Jul 10, 2018

12 min read

Using docker-compose to add web apps: The self-hosting handbook

Written by

Vippy The VPS

Welcome to the third page of a handbook on self-hosting. Begin here. On this page, we'll be using docker-compose to add web apps and containers to our self-hosting stack.

Topics covered on this page

  1. A recap of environment variables and ports
  2. Example: Adding Gitea to your self-hosting stack
  3. Example: Adding FreshRSS to your self-hosting stack
  4. How does this actually work?


A recap of environment variables and ports

On the previous page of this self-hosting handbook, we walked through your docker-compose.yml file and I tried to explain how to specify different environment variables that will both allow our orchestration containers to grab SSL certificates from Let's Encrypt, and allow all the containers to communicate with each other as needed.

I have a feeling some of these variables and configurations might still be a little confusing, so let's take a moment to recap the important ones and how to set them up correctly in the future. Throughout the remainder of this handbook, I will include docker-compose service blocks that I've tested to work with this self-hosting stack, but there are likely other containers you will want to add to your stack, and you'll only be able to do that if you understand how these environment variables work.

As I mentioned on the previous page, there are three critical environment variables: VIRTUAL_HOST, LETSENCRYPT_HOST, and LETSENCRYPT_EMAIL. Let me quote myself from that page.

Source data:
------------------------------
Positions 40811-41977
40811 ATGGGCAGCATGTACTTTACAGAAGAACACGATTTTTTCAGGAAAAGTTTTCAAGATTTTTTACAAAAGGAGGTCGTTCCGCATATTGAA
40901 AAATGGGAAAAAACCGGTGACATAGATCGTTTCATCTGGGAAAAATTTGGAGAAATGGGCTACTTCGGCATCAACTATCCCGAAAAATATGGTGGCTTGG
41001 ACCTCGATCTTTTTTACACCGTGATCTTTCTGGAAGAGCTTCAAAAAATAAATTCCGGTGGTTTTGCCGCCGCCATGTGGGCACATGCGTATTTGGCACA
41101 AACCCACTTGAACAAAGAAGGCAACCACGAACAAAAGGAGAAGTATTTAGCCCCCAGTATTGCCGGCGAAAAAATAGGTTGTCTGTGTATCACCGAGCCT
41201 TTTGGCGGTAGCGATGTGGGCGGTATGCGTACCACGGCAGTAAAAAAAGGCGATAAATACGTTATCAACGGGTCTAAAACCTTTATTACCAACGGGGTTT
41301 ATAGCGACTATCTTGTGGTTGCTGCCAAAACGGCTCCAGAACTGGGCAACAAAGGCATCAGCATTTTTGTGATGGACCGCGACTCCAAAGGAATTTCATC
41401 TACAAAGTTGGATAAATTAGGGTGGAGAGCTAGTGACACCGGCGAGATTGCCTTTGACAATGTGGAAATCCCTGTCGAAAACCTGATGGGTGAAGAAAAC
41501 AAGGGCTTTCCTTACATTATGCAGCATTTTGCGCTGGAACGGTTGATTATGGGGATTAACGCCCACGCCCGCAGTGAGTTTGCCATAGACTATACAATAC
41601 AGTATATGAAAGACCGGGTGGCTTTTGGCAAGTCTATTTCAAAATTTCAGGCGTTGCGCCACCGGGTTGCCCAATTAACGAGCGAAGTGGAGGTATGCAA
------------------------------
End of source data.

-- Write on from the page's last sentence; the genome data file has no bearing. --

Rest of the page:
There are three essential environment variables to set here: the VIRTUAL_HOST, the LETSENCRYPT_HOST, and the LETSENCRYPT_EMAIL.

The LETSENCRYPT_EMAIL variable is simplest to explain: Replace the EMAIL variable with your email.

The VIRTUAL_HOST and LETSENCRYPT_HOST both reference the domain at which you'll access the Portainer service using your browser. Both these variables must be set on every Docker container you want to access via the reverse proxy.

There are a few other environment variables that you may need to employ.


To get started, here's what the nginx-proxy documentation says about VIRTUAL_PORT:

If your container exposes multiple ports, nginx-proxy will default to the service running on port 80. If you need to specify a different port, you can set a VIRTUAL_PORT env var to select a different one. If your container only exposes one port and it has a VIRTUAL_HOST env var set, that port will be selected.

By default, nginx-proxy will assume that your container will be listening for traffic on port 80. If the ports section in the docker-compose configuration reads something like - "667:80", then you don't need to use VIRTUAL_PORT. In that case, the Docker containing will be listening to traffic on port 80, and nginx-proxy will

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